Recognition; having your peers, Supervisor and/or end users acknowledge your effort, good work habits, results achieved and attitude. In short, are you getting enough?
In some workplaces, employees report only getting positive recognition at their yearly performance appraisals. That means they go 364 days between hearing words of appreciation and having what they do on behalf of an organization recognized. I don’t know about you but that kind of working environment is one I’d rather not work with. No, I want to work in a climate where I hear words of encouragement and gratitude on a regular basis. Tell me I’m appreciated and that the work I’m doing is of a consistent high quality and I’m far more likely to invest myself in what I do and strive to do even better. Ah but that’s just me.
Now to be clear, I’m not advocating that employers have recognition ceremonies and awards dinners on a weekly basis where everyone is the employee of the month. That would get expensive, lose it’s meaning rather quickly and certainly would come across as less than authentic. Nonetheless, good employers; the best of the best mind – find ways to recognize the good works of their people on a regular basis. The interesting thing is that it need not involve what most people would assume would be the number one reward; money.
Suppose you were working away in your job today and one of your colleagues sticks their head in the door and says, “Hey you got a sec? I just wanted to thank you for your help yesterday. I really mean it, that was very kind of you.” Or your boss comes down to the area you’re working away in and in front of your co-workers casually remarks, “Thought I’d let you know that the idea you brought forward a couple of weeks ago is being strongly considered as a pilot project. Keep up the good work.”
Now neither of the above has added a single cent to your financial wealth. There’s no new certificate hanging on your wall, no champagne uncorked or free tickets to a sporting event in your mail slot. Yep, it didn’t cost anyone anything to pass on words of recognition except perhaps the effort it took to physically approach you and say thanks. Nonetheless, I’m guessing you’d feel a surge of gratefulness, your disposition would improve, you’d feel positive about yourself and most importantly you’d feel thankful for that recognition.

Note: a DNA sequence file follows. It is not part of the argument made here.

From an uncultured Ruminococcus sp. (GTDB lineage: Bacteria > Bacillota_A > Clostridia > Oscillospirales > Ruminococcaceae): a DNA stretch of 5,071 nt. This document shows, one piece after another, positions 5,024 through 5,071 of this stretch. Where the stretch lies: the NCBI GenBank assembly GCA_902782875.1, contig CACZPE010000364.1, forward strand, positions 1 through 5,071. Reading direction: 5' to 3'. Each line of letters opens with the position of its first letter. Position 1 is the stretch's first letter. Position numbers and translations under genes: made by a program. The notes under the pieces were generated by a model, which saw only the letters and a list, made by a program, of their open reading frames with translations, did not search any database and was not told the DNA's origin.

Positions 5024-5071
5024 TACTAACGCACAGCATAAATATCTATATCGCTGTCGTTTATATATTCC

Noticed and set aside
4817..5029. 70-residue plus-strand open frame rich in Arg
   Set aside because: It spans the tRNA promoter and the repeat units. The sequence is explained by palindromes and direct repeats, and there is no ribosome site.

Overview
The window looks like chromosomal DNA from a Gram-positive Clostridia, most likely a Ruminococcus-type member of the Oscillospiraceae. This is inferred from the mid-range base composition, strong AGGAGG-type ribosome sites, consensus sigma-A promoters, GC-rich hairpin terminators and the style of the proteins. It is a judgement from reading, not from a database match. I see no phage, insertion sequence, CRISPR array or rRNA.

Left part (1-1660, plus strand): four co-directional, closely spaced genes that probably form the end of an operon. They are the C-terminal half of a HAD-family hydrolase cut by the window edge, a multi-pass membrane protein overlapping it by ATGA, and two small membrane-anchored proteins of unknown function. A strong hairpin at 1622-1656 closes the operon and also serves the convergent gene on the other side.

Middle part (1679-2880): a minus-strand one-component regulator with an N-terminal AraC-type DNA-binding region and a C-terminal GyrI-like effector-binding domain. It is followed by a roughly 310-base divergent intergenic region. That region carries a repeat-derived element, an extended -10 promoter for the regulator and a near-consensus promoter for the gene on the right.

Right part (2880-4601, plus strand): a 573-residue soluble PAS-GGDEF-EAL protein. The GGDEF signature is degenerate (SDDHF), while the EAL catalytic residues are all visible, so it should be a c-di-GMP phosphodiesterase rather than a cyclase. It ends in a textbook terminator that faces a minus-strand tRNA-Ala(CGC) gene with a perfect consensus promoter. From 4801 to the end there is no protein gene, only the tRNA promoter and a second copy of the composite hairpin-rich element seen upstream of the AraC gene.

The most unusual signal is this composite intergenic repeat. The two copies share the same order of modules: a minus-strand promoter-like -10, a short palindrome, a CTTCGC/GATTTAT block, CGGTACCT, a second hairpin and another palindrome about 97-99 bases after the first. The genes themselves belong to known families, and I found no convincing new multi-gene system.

Further imagine that this kind of behaviour was duplicated with a fair degree of regularity. Perhaps it’s you acknowledging the good work of a colleague, that your boss high-fives one of your teammates on the assembly line for going another week without any quality issues or the Receptionist sends you a brief email telling you how highly one of the customers you just helped out thinks of you. Wouldn’t that be the kind of workplace where the overall mood of the employees was elevated? Think how positive the culture would be, where people felt those who worked there really cared about not just the end results but the people they worked alongside.
In reality, the kind of culture I’m describing does exist. It isn’t however exclusively up to Management with a capital, “M” to initiate it and officially sanction such behaviour. To achieve this kind of supportive workplace where people are recognized as well as the good works they do is a collective effort. Sure it could start with some organization-wide announcement and training. However, it could also start at any level in the organization with any single employee; it could even start with…dare I say it…you.
It’s true isn’t it? Sure it is. You could make the effort to watch out for people around you who work with a solid work ethic and comment on that. You could tell someone how much you admire their excellent attendance, let them know how you value their experience and helpful attitude etc. As long as it’s genuine and authentic, why couldn’t you make it a regular practice to verbalize what you recognize and admire in the people you work with 7 or more hours a day? Yes it certainly could start with you; and then, what if it started to spread?
Too often I think we expect such things to start as a Management initiative; top down. We figure that they make the most money and therefore they are the ones who should be recognizing our good work, our efforts, our positive outlook, our safety record or excellent results. Why can’t it work the other way round? I imagine your boss or another Supervisor you work alongside in your workplace would also feel good about themselves were you to pass on a word of recognition to them. “Hey boss, I really appreciated your flexibility when I needed to leave an hour earlier yesterday. I know it was short notice and it was one less thing to worry about when I had to get to the hospital and see my dad. That meant a lot to me.”
One constant in all organizations is the involvement of other people. Even if you work remotely from home, you’ve undoubtedly got others you interact with online or via the phone. A small word of recognition goes a long way.
Written By Kelly Mitchell
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